From Fortean Times 201 (Summer 2005):

Some antique affinities to FT192:8's miscellany of chopped choppers.

Pharoah Merneptah's Karnak inscription (c.1220BC) inventories 13,230 captured male organs - penile servitude indeed. Greek 'Bobbitting' begins with Hesiod's account (Theogony, v159-200) of how Cronos under maternal orders lopped off his father Uranus's crown jewels with a flint sickle and tossed them into the sea - Aphrodite was born from their resultant spume. Genital-religious associations recur, pagan and Christian. Leviticus 21.10 forbids monorchids ("bath his stones broken" - King James version) to approach the altar. Unknown vandals (FT191:16) chose to deface phallic statues of Hermes. Athenagoras (Legatio, ch21) recommends the castration of pagan gods as proof they are not divine.

Fanatic followers of Cybele often self-castrated, evoking the bilateral scorn of Seneca (fr34) quoted by Augustine, City of God, bk6 ch10 para2; cf. Pliny (Natural History, bkll ch109 para261) who elsewhere (bkll ch100 para263) says human testicles are uniquely crushable by injury or natural causes. Catullus penned a poem (no.63) about one such devotee, Attis. Church Father Origen de-balled himself through an over-literal interpretation of Matthew 19.12 ("There be eunuchs which have made themselves eunuchs for the kingdom of heaven's sake") - "judged it prudent to disarm the tempter," gibed Edward Gibbon (DFRE, ch15). Augustine (Confessions, bk8 ch8) considered and rejected this cure for youthful lusts.

Periander, tyrant of Corinth, ordered 300 boys castrated for the lucrative (severance pay?) eunuch market (Herodotus, Histories, bk3 ch48). According to Pliny (bk9 ch41 para80), they were rescued by murex fish stopping the boat through deliberately clinging to its sides. Panionius, a notorious eunuch-merchant, castrated Hermogenes. Falling afterwards into the latter's clutches, he was obliged to un-man his four sons, who were then forced to reciprocate (Herodotus, bk8 chs105-6) - the balls were now clearly in the other court.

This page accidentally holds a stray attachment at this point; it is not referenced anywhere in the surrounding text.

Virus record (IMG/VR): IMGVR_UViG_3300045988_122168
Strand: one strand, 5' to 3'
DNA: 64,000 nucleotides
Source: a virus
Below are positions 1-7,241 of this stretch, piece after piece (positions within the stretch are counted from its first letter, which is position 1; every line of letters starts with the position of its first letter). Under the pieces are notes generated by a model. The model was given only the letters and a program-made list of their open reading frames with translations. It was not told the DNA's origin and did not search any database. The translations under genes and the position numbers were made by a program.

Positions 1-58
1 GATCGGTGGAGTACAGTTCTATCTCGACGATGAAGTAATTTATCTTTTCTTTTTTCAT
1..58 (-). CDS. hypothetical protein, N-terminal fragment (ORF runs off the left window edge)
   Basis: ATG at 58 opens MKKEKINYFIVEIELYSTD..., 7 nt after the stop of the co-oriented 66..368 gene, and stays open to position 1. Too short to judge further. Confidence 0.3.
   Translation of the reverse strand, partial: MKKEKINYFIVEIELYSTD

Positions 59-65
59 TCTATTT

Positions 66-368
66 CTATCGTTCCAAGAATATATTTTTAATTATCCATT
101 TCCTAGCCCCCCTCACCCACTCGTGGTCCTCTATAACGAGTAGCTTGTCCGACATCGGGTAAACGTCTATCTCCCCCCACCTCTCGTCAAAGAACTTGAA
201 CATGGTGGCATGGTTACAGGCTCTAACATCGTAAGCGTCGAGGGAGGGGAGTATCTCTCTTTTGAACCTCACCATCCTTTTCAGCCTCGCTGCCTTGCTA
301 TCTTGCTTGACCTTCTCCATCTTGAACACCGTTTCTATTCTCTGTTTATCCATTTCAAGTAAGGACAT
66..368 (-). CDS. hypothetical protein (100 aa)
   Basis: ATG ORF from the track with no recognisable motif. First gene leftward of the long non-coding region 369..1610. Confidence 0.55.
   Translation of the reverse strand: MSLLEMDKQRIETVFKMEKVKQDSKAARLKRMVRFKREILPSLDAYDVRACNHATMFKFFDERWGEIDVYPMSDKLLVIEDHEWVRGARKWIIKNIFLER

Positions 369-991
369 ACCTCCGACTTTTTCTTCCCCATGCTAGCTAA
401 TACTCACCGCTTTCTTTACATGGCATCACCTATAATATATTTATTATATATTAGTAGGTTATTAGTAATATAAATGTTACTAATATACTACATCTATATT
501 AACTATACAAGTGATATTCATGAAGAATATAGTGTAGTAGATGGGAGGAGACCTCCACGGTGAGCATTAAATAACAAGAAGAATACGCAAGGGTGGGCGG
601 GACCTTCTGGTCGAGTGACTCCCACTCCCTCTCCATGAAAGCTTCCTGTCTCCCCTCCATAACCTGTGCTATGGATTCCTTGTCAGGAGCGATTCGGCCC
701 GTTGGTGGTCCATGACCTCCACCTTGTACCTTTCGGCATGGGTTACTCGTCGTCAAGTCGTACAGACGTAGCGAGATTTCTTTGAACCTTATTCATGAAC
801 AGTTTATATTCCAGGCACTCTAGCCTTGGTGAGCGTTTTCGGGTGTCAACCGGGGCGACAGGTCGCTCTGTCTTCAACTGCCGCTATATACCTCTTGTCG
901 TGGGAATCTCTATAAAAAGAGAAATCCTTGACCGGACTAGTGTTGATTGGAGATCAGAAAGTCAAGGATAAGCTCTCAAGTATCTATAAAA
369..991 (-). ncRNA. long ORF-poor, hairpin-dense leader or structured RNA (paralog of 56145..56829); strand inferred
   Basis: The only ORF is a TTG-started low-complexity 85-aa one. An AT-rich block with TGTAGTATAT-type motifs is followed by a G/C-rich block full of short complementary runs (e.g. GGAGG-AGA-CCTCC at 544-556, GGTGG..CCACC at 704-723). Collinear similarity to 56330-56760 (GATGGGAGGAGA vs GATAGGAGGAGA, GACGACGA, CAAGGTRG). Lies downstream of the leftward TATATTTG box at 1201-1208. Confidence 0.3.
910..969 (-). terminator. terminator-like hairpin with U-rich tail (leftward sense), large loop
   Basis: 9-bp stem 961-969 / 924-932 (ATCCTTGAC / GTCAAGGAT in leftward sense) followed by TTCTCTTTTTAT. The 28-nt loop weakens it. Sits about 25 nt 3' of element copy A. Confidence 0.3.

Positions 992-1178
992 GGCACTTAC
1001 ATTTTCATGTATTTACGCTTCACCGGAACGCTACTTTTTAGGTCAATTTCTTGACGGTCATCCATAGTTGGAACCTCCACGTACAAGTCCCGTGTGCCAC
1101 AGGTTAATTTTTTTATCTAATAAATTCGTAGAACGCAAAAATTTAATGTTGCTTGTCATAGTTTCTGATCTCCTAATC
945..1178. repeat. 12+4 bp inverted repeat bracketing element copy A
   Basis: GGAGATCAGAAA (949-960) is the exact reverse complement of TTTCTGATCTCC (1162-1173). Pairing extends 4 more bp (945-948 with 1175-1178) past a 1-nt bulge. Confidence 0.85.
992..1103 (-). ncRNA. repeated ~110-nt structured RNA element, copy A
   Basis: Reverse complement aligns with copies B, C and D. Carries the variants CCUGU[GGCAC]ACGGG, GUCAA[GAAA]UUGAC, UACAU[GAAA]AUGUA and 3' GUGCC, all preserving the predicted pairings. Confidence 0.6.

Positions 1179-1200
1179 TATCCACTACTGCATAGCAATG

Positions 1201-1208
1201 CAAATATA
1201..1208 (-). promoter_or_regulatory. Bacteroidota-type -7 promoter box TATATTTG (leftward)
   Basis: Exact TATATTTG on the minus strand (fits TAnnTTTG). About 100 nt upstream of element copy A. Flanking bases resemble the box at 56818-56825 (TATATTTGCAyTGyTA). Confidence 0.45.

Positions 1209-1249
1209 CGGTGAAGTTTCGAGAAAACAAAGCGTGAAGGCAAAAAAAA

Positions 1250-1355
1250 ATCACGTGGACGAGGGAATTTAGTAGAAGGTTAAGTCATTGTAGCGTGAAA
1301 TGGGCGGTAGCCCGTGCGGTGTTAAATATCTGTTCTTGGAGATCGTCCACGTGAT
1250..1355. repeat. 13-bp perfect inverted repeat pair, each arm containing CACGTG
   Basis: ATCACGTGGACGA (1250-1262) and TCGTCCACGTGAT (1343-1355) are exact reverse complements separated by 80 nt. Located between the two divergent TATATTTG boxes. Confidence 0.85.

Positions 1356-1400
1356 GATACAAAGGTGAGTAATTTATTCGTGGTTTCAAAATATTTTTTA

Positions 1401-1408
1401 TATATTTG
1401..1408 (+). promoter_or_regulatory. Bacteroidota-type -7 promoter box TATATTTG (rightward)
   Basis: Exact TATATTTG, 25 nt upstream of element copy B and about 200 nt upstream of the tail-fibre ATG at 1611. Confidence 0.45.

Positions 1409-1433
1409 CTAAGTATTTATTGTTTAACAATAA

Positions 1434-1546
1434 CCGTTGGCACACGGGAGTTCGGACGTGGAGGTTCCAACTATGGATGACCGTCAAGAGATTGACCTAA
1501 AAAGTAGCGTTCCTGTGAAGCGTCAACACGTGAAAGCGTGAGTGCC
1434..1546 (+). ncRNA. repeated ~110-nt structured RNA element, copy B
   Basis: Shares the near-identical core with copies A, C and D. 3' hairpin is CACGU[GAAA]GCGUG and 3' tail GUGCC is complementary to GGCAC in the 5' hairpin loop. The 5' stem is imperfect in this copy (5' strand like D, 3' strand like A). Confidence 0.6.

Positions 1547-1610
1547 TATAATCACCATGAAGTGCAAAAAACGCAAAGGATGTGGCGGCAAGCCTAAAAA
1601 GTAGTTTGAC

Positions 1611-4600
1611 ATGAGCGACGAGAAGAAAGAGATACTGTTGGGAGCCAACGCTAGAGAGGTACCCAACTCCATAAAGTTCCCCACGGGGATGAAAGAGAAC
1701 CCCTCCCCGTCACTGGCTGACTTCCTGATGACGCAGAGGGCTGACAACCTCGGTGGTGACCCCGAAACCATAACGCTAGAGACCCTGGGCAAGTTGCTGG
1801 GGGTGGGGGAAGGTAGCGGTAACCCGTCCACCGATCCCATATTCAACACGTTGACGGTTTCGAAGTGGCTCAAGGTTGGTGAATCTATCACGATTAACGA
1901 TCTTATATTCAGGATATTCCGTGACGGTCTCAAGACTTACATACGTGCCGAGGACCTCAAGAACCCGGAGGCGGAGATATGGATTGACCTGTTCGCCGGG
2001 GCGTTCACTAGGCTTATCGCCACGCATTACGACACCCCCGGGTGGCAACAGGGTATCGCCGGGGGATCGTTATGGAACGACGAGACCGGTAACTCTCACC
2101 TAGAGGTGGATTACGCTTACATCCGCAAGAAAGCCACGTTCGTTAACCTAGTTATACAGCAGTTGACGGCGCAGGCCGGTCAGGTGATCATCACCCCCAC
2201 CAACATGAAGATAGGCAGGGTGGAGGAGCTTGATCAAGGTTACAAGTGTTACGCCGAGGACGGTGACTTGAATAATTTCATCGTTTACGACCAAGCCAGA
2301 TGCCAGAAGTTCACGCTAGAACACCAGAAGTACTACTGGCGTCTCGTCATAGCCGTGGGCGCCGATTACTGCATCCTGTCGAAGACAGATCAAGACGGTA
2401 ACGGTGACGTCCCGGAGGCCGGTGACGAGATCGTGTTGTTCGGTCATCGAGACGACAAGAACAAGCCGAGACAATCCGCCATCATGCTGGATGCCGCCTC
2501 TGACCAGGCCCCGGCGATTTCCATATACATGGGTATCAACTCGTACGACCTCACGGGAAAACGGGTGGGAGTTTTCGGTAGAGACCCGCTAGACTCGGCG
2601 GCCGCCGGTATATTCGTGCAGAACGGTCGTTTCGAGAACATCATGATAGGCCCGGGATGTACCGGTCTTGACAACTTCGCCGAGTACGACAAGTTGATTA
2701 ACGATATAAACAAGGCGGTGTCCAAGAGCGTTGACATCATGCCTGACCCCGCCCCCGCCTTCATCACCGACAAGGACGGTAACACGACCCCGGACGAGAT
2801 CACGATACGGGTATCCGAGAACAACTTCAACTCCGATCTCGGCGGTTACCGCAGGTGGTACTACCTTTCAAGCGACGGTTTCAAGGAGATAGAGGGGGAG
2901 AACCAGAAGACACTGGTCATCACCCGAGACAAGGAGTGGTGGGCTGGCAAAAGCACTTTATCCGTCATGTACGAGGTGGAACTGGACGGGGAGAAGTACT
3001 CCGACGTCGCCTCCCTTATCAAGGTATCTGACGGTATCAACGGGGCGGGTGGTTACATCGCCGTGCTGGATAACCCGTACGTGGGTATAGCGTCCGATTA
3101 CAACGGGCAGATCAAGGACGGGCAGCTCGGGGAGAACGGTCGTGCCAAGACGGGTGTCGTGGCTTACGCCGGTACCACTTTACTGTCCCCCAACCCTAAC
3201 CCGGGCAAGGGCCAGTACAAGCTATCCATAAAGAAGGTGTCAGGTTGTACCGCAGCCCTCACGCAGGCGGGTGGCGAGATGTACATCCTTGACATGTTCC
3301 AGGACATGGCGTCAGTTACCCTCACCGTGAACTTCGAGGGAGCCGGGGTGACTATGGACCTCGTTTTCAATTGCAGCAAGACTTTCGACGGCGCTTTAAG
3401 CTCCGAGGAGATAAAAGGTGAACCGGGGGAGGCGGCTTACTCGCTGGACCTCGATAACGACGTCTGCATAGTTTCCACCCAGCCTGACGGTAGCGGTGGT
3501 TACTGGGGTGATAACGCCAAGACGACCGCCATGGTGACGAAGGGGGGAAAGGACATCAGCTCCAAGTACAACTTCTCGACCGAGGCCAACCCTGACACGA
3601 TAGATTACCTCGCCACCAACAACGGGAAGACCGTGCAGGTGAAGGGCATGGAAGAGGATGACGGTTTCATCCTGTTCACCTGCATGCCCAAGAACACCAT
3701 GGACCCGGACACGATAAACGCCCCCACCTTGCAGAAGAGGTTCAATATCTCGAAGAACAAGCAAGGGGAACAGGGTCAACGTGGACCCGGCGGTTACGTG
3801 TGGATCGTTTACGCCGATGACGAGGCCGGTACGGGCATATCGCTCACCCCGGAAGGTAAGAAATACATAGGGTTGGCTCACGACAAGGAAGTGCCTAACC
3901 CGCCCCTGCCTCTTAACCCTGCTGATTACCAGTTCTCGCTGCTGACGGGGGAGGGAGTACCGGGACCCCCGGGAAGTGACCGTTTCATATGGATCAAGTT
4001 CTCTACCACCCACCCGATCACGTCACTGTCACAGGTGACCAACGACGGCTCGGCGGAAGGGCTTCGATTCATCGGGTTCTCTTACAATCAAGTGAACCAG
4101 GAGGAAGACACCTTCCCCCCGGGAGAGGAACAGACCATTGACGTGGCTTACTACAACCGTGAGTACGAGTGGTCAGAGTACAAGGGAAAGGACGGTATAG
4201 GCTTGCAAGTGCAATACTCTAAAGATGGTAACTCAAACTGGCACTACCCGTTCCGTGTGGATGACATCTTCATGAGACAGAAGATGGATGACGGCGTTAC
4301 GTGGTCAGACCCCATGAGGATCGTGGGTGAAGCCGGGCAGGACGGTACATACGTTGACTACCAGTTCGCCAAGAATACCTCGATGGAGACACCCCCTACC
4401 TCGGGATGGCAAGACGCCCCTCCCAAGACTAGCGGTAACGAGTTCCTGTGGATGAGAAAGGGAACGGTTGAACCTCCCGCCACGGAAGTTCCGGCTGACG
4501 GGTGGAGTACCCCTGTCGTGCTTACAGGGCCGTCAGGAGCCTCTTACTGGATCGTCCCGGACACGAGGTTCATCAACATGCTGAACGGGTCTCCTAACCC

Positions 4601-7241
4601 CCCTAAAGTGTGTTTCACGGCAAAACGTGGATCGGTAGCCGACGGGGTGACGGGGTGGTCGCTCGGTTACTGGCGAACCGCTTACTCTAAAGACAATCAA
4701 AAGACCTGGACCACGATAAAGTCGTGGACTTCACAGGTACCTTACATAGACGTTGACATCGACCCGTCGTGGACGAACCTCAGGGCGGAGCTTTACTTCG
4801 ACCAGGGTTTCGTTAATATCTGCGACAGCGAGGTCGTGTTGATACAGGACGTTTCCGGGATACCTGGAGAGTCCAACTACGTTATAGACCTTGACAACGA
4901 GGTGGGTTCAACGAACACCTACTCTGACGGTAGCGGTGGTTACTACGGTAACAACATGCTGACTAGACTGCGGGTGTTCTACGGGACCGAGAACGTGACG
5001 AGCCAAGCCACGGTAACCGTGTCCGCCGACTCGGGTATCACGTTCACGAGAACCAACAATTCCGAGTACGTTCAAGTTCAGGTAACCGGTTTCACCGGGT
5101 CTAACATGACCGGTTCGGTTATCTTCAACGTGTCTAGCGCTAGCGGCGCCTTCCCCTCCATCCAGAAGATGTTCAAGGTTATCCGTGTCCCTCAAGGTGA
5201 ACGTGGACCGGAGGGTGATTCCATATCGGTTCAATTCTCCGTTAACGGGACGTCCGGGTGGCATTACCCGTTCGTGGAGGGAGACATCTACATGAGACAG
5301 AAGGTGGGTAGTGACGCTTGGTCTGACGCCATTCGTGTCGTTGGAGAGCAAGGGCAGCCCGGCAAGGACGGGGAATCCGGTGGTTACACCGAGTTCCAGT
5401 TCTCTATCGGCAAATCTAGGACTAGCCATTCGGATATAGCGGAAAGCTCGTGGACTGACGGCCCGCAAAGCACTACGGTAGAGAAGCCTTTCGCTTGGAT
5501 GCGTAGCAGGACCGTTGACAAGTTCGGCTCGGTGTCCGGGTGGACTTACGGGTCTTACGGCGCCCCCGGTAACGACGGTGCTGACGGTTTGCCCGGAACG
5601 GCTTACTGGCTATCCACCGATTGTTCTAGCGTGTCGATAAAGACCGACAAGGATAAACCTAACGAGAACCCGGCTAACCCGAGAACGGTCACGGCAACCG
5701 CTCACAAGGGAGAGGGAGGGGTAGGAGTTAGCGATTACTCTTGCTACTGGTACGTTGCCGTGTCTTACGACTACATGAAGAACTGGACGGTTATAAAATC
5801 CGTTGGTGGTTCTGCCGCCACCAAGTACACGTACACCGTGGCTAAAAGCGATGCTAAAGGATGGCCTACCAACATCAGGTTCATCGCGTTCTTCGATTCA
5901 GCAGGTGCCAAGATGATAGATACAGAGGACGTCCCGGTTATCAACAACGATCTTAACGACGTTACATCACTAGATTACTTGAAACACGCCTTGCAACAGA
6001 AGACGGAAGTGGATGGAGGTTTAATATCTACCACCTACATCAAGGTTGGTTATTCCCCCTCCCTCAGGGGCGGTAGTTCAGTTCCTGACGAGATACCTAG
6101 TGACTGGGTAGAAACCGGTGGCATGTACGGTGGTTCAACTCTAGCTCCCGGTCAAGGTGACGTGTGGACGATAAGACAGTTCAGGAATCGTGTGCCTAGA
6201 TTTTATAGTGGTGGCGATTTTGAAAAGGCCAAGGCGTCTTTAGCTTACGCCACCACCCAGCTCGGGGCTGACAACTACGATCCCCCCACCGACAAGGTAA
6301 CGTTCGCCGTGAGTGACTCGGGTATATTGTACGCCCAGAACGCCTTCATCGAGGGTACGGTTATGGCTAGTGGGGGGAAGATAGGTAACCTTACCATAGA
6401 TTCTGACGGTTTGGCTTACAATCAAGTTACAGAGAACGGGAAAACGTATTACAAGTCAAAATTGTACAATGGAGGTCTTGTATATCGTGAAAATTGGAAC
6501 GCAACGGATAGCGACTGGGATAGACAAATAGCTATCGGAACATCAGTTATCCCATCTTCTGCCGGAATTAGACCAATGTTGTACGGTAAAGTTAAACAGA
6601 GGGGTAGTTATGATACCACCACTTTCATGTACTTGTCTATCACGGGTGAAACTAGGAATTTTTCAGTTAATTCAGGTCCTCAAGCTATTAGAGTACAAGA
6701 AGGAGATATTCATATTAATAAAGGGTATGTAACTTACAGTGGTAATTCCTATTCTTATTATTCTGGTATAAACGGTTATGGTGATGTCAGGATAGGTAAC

Domitian (Suetonius, Life, ch7) banned castration. It was also illegal in Byzantium. But the law was an ass. Christian martyrs were often mutilated, also homosexuals and bestialists. Though figures of fun (Gibbon, ch19, rails against "this imperfect species"), eunuchs had top court jobs reserved for them. Several Byzantine patriarchs were non-orchid (like Goebbels in the British army song), likewise Justinian's generals Narses and Solomon. The latter was unlucky; losing his infant tackle "through an accident with the bedclothes" (Procopius, Histories, bk3 chll para6).

Over in the West, Geoffrey, father of Henry II, as Gibbon (ch59) tells it, "ordered all the Chapter of Seez, with the bishop-elect, to be castrated, and made all their testicles be brought him in a platter. Of the pain and 'danger they might justly complain; yet, since they had vowed chastity he deprived them of superfluous treasure".

Castration was a punishment for Roman adulterers (Horace, Satires, bkl not v45), whereas the Hellenic reprisal was to stuff a radish up the culprit's arse - a fundamental difference. Lucilius (Satires, bk7 frs303-5) mentions a Roman who "lopped off his cock and cods to spite the wicked woman;" Varro (Menippean Satires, v235) also alludes to a self-castrator.

Nero (Suetonius, Life, ch28 para1; Dio Cassius, Roman History, bk63 ch12 paras4-13) castrated and married the boy Sporus because of his resemblance to wife Poppaea, whom he kicked to death while pregnant - an unorthodox venture into same-sex unions. Roman wags remarked that the world would have been better if Nero's father had had such a wife.

The Byzantine princess-historian Anna Comnena shall be our figurative ball-breaker. Angry at her husband's timidity, which had spoiled their would-be coup d'etat, she (Nicetas Choniates, Chronicle, bkl chlO) "felt justified in strongly contracting her vagina when his penis entered deep inside her, thus causing him great pain" - a meat-and-vag case of sexual politics.

"Never Mind the Bollocks" - Sex Pistols

Barry Baldwin
(reprinted with permission of the Author; blame any typically graphic transcription errors on dm)